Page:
Earthen plaster is a type of building material made of sand, clay a fiber such as straw and, usually, an additive to increase the strength of the mixture. The plaster can be applied to a surface to act as both a finish and as insulation. It can be used on exterior walls and interior walls, although it is more commonly used on interior walls. Using earthen plaster to finish a home has many benefits, including being environmentally friendly. It does have some limitations, however, including the fact that it cannot tolerate extended direct contact with water or high moisture levels.
The creation of earthen plaster is relatively easy as far as building materials go. The main ingredients are clay and sand, both of which can often be found on or near the site where the plaster is to be applied. This is mixed with water and some kind of fibrous material. The fiber is usually straw but can be nearly anything that includes fibers from plants or trees that have been shredded into short strands. Adding the fiber to the plaster mix helps to prevent cracking once it is applied and adds to the overall strength of the material.
Many earthen plaster mixes contain some type of additive. This is something that, when added, increases the strength of the plaster. Baked flour — a paste of water and flour that has been cooked — is a popular addition, because it helps to increase the resistance to water and humidity. Manure is another popular addition, because it is inexpensive and contains additional fibrous material that can add even more strength to the plaster. There also are manufactured chemical additives that can help to add strength or durability to the clay.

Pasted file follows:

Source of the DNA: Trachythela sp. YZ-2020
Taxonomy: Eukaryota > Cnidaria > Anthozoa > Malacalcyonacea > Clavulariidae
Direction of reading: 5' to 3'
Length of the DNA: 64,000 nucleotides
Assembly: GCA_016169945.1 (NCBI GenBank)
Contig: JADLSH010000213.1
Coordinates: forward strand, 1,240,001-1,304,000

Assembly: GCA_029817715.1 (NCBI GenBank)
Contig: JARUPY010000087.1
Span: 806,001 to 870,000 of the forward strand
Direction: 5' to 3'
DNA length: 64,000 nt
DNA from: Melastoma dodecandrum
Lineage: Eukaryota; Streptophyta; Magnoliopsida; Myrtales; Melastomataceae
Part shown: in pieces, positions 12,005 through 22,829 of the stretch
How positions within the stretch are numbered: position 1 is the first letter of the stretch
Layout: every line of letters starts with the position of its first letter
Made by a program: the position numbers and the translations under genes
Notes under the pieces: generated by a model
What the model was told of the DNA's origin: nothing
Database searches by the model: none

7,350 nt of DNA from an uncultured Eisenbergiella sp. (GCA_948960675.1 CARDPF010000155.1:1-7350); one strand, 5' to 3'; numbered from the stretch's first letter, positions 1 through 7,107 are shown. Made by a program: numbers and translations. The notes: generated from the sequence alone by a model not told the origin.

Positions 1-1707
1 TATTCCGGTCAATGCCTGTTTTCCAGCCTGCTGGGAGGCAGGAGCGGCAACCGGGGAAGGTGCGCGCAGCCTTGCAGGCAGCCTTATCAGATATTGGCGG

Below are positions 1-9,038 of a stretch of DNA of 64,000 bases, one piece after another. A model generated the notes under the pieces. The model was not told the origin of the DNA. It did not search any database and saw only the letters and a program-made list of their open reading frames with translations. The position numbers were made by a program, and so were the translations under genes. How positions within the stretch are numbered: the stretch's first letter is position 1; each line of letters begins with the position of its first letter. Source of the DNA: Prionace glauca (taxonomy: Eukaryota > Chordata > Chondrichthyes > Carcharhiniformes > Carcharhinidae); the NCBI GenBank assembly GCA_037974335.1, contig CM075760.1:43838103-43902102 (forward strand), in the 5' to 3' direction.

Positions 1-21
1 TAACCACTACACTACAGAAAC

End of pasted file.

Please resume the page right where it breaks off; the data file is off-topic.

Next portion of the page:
The use of earthen plaster in construction brings many benefits. It is an effective form of insulation when applied to both interior and exterior walls. It also absorbs water vapor very easily, which will keep the building materials between the plaster dry. The plaster has some flexibility if mixed correctly, meaning that minute shifts in the position of the home or minor expansion and contraction from weather can be tolerated without damage. Additionally, the color of the finished plaster can be controlled by adding pigments to the mixture, providing a unique finish that does not have to be painted.
There also are drawbacks to using earthen plaster. The plaster can crack over time, although the cracks can be easily fixed in most situations. When tinting the color of the plaster, certain pigments might contain harmful volatile organic compounds (VOCs). Finally, while the plaster resists water, it is not waterproof, meaning water damage can occur, especially in areas where there is consistently high humidity.